The new, all-UK built, 3.8-liter biturbo V-8 sits directly behind us as we poke Engine Start. From there on it’s a blur of great driving promises delivered. At the host track for this special drive in southern Portugal, the demands made on us and the MP4-12C were nonstop.

With 592 horsepower ready to be called up at a peak 7000 rpm, and an accompanying 443 pound-feet of torque in the middle revs, curve entries and exits were sensationally easy and, frankly, quicker than we imagined ourselves capable of. The MPCC is to credit, of course, plus rear-wheel Brake Steer that brakes the inside wheel if necessary to help keep us on trajectory. On exit from all the tight bends, Brake Steer also jumps in to minimize time-wasting wheel spin. Result: the MP4-12C is always going where we’re aiming.

And the seven-speed, rocker-arm actuated, Seamless Shift Gearbox is always up to the task with—yes—seamless shifts, especially in the higher revs when on track. Pre-Cog is an F1-borrowed bit that gets the next gear, up or down, poised for action. This then makes the actual moment of the shift we want instantaneous. We could do with a bit more loudness from the twin exhausts, but a sport exhaust is available, which helps. A lustily screaming Italian she is not.

The 570-horsepower Ferrari 458 Italia hits 3042 pounds at its lightest. The lightest trim 592-horsepower McLaren MP4-12C comes in at 2868 pounds dry. And the Macca is more rigid structurally, has a more compliant feeling high-tech suspension, and the exact same fore/aft percentage of weight distribution as the Italia (42.5/57.5). The McLaren is also a half-inch to an inch smaller in all dimensions versus the Italian, except in wheelbase where it is almost an inch longer. All the same, cabin space is no problem even for the tall driver. And there’s even 5.1 cubic feet of cargo space to hold everything you own if you’re a very small creature!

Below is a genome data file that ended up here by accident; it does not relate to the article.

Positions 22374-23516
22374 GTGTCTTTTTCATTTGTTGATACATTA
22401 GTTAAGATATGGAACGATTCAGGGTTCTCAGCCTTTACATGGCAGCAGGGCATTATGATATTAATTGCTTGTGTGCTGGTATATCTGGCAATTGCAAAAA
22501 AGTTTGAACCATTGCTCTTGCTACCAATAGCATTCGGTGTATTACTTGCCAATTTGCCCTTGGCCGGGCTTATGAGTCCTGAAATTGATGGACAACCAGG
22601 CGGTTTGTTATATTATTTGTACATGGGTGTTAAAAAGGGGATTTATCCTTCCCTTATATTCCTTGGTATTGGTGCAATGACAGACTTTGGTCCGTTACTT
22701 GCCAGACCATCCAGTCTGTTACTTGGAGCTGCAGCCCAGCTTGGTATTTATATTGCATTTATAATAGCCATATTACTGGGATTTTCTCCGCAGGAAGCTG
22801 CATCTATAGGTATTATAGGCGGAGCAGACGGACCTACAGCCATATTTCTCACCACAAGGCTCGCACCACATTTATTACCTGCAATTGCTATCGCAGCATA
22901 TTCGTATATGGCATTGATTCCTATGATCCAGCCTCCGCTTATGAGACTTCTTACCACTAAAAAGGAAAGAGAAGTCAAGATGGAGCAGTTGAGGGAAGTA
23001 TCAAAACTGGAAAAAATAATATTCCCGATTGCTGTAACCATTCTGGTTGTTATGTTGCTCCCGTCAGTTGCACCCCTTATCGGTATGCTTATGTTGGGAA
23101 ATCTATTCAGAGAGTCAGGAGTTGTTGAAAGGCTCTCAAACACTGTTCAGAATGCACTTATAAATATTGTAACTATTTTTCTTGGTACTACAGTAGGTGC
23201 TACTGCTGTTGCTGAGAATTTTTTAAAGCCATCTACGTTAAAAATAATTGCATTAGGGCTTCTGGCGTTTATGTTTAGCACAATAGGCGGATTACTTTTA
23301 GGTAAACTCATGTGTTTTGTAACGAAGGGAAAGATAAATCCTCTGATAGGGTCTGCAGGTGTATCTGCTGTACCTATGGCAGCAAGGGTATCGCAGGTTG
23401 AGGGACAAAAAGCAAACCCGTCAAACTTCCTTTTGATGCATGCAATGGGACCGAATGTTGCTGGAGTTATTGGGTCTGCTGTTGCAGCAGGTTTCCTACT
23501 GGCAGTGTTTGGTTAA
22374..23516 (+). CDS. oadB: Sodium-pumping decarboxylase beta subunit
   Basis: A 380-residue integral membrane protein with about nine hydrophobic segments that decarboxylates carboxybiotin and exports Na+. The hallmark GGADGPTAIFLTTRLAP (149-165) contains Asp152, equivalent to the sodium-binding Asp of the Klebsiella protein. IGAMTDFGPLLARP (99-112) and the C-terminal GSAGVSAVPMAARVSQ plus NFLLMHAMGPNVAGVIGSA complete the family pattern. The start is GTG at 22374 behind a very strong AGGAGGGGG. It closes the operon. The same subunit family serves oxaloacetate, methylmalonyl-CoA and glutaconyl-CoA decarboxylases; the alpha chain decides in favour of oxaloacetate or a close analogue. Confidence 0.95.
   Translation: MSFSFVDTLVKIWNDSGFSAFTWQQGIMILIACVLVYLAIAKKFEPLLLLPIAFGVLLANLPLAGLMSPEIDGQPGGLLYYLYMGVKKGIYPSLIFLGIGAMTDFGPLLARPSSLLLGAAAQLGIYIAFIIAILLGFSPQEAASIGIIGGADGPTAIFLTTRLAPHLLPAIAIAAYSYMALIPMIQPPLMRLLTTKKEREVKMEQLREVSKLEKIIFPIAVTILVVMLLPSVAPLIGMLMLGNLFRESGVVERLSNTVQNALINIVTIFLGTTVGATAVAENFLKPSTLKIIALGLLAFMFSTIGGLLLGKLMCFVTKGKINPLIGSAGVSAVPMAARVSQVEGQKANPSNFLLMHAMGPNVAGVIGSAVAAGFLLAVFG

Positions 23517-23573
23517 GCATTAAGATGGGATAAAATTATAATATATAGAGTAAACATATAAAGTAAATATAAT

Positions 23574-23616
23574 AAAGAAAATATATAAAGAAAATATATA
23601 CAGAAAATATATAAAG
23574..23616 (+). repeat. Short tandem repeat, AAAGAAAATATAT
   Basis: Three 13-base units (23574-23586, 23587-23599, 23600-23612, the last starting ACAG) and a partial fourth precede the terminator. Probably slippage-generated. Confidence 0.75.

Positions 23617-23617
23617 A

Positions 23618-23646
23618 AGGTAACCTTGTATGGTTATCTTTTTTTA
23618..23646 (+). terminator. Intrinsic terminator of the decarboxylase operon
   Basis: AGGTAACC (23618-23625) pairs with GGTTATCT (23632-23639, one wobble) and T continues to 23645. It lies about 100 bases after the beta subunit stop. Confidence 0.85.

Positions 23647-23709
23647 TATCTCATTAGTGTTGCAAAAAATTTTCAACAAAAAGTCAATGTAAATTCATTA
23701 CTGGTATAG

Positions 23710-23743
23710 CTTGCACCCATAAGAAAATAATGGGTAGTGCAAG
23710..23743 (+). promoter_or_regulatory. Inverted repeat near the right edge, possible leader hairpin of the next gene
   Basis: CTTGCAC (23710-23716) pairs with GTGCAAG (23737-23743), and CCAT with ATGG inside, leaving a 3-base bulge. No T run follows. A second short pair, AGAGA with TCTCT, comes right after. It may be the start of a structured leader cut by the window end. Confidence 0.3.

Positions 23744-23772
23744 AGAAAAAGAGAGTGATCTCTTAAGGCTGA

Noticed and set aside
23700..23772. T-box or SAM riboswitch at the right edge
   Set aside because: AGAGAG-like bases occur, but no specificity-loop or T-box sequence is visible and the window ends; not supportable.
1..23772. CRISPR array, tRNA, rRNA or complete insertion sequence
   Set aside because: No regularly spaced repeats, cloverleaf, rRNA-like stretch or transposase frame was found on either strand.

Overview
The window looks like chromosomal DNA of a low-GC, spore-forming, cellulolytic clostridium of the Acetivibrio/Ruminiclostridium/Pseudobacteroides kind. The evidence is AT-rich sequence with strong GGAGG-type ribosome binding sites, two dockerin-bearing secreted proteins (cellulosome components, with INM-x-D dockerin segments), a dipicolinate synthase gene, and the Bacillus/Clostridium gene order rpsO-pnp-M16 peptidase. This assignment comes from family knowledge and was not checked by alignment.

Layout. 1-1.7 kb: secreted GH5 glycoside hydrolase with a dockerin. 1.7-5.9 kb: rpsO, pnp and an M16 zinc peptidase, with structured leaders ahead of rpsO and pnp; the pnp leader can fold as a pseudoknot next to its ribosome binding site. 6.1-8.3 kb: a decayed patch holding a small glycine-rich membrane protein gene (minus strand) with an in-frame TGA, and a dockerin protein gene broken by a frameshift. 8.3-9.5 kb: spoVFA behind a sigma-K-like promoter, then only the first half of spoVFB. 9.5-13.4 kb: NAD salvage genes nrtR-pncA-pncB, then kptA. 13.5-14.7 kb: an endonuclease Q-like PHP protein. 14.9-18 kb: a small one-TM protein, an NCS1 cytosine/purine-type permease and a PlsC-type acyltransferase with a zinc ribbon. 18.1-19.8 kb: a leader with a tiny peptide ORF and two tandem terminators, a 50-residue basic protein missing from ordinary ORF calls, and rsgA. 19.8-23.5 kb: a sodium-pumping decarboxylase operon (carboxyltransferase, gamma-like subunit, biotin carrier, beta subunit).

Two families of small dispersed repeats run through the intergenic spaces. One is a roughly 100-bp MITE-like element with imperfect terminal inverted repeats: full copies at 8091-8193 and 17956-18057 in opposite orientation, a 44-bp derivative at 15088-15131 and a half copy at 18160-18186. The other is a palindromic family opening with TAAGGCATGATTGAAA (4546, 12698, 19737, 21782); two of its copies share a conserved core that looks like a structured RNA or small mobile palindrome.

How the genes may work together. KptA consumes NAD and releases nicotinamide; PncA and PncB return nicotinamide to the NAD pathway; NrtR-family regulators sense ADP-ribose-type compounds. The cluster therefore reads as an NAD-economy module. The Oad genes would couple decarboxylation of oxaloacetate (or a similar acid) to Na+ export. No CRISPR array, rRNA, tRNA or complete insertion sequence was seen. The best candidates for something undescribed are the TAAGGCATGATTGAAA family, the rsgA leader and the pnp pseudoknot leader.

But the sheer speed numbers tell a story, too. With optional Pirelli P Zero Corsa tires on a fine track day and dressed in lightest livery, McLaren estimates the MP4-12C can get to 62.5 miles per hour (100 kilometers per hour) in just 3.1 seconds. In quite un-ideal conditions in Portugal, our best automated launch on normal tires and without all the lightness bits added was 3.5 seconds. Stopping via the large carbon ceramic brakes and the spectacular rear integrated Air Brake flap on our test cars was just as confidence-inspiring as the acceleration.

Where the McLaren simply blows all comers away, however, is in acceleration to 125 mph (200 km/h). Whereas the Ferrari 458 declares 10.4 seconds (though is capable of better admittedly), the MP4-12C in hottest trim does this in just 8.9 seconds, leaving only the hugely more expensive Bugatti Veyron faster. These numbers beat even the best Ferrari Enzo performance. And all the while the MP4-12C’s fuel efficiency and air-preserving CO2 ratings are unapproachable in this class. Going by the European cycle for now, mpg comes to an average of 20.1 combined per US gallon, and the MP4-12C produces less CO2 per horsepower than a Toyota Prius hybrid. This latter fun fact is a hardcore testament to the engine’s high specific output.

In this first partial year of MP4-12C manufacture, 1000 units will come from Woking to satisfy all world markets. In the US, where roughly one-third of all volume will be shipped, the waiting list is now officially at the magic 18 months for any new orders, and first deliveries start by early September 2011. British and western European customers start driving in mid-May.

Expectant owners are entitled to watch their car get built day after day via internet if they like. After delivery, MAC has created a McLaren Owner Experience that can help the fortunate few stay fortunate and fast on track days. You may have to get over to Woking to get this treatment, though, but seeing the MTC facility is believing.

We’re at the sunset of one supersport epoch and just getting started on the next. At the very least, we bless McLaren for really dicing things up and making the kings of the segment nervous as hell.

2012 McLaren MP4-12C
Engine: Biturbocharged V-8, 3.8 liters, 32v
Output: 592 hp/443 lb-ft
0-60 MPH: 3.0 sec (est)
Top Speed: 200+ mph (est)
Weight: 2868 lb
Base Price: $231,400
On Sale: September 2011